Tuesday, October 31, 2006

KARTRINA || Disbelief || Destruction || Heartbreak

My Post-Katrina Return to Ocean Springs, MS / 11-2005


Driving down the Live Oak arbored Washington Ave. before Katrina. Thankfully, the trees in this part of the old town were mostly intact and spared from being totally stripped

Katrina. Destruction beyond belief. If you haven't been to the coast after Katrina, then you surely cannot begin to comprehend.
Even if you have been there and actually walked among the ruins, it is still beyond belief. The eyes see, but the mind is dumfounded and numbed to a degree just as a protective reflex. You are even in awe of the power of Nature as you snap pictures to record what words alone cannot.

You walk around, you see a lost red teddy bear, a broken plate, an unbroken plate, a glass chandelier entangled in a piece of decorative iron work, a broken mirror reflecting a blue sky and barren Live Oak branches, a pedastal sink in what was once the location of a gracious front porch, a bit of green yarn and crimson French ribbon tangled in a small limb, and sand .. the sand is everywhere and it covers the Saint Augustine grass which is burnt and browned from the salt bath it underwent.
Then you see the among all of the misplaced pieces of countless lives, bright lime green hosta leaves, or tiny yellow flowers growing up through debris fields of strips of wood, or a sunflower in full bloom in front of a destroyed, broken home. These hints of life..s ability to renew itself, even within what appears to be a hopeless environment, causes you to smile.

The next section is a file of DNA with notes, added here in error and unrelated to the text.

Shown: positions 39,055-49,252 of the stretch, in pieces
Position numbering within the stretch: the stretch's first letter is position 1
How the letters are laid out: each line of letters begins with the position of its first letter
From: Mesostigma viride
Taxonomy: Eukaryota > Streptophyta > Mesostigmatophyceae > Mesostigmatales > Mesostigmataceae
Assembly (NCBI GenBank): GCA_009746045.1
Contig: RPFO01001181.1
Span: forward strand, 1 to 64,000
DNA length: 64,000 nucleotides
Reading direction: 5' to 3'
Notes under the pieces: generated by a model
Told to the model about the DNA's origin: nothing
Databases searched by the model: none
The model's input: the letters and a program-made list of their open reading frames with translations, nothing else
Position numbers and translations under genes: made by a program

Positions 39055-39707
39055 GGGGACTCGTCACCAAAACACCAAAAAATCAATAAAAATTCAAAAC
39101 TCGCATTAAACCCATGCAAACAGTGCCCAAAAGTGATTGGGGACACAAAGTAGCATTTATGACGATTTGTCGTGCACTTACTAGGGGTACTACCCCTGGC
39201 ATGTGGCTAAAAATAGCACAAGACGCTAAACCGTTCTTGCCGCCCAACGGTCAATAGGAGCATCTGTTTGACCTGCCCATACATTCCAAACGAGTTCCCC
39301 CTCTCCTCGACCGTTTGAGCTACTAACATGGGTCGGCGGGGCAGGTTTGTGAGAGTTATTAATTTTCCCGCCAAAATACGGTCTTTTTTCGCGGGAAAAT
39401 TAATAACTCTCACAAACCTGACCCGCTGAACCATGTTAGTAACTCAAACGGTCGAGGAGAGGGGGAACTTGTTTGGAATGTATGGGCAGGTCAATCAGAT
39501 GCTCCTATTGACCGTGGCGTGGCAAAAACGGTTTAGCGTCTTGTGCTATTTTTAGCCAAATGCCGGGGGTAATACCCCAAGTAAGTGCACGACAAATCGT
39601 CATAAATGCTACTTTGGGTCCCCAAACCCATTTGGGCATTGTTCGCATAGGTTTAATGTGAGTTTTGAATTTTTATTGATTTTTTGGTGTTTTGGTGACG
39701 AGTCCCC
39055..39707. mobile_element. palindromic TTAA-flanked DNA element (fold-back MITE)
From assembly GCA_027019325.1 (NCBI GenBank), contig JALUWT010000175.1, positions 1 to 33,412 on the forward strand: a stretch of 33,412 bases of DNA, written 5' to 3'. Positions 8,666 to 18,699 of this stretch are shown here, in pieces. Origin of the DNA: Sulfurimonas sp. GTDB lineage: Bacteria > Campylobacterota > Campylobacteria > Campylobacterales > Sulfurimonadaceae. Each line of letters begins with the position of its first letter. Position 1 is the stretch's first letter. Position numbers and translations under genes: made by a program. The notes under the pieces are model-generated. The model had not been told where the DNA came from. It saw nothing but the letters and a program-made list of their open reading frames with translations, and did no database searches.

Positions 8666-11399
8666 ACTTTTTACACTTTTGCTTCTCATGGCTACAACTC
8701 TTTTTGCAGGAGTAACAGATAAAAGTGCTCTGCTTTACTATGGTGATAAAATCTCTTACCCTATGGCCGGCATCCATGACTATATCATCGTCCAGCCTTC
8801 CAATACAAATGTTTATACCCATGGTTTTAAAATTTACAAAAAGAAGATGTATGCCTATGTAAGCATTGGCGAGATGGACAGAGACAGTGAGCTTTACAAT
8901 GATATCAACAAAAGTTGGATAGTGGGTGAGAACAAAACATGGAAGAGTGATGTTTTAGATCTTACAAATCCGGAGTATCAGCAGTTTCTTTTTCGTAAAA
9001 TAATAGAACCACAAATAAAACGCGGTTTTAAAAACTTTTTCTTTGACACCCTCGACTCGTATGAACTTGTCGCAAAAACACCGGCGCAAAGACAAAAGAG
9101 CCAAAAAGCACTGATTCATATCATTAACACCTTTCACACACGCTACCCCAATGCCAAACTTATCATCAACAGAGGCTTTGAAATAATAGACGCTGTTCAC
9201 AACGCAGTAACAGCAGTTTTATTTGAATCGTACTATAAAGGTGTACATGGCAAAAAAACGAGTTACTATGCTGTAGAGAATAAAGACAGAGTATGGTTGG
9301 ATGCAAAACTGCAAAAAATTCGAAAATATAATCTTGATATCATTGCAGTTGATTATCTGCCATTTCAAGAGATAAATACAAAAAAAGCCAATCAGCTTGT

You head back to the place you are staying and walk inside to the cool clean rooms of an extremely fortunate place named Oak Shade Bed and Breakfast which is about a block from Front Beach, where homes used to be. The neighbor..s home across the street filled with sewage during Katrina..s onslaught. The homes two doors down are lean precariously, either washed through or split into from surging water.
With Oak Shade, you have witnessed a miracle and relieved and happy, but alsofilled with overpowering feelings of grief for so many who have suffered so much and for the entire Gulf Coast of Mississippi which has lost so much of its historical treasures, charms, and character.

The coast has been scraped, raped, and violated to a certain point of no return. You cannot rebuild historical structures. You cannot rebuild the original character and charm. They now reside only in memory and photos. The losses are all-consuming. You break down and cry until you cannot breathe.

To see some photos go to - http://www.mississippijournal.net/blog-Nov2005.html

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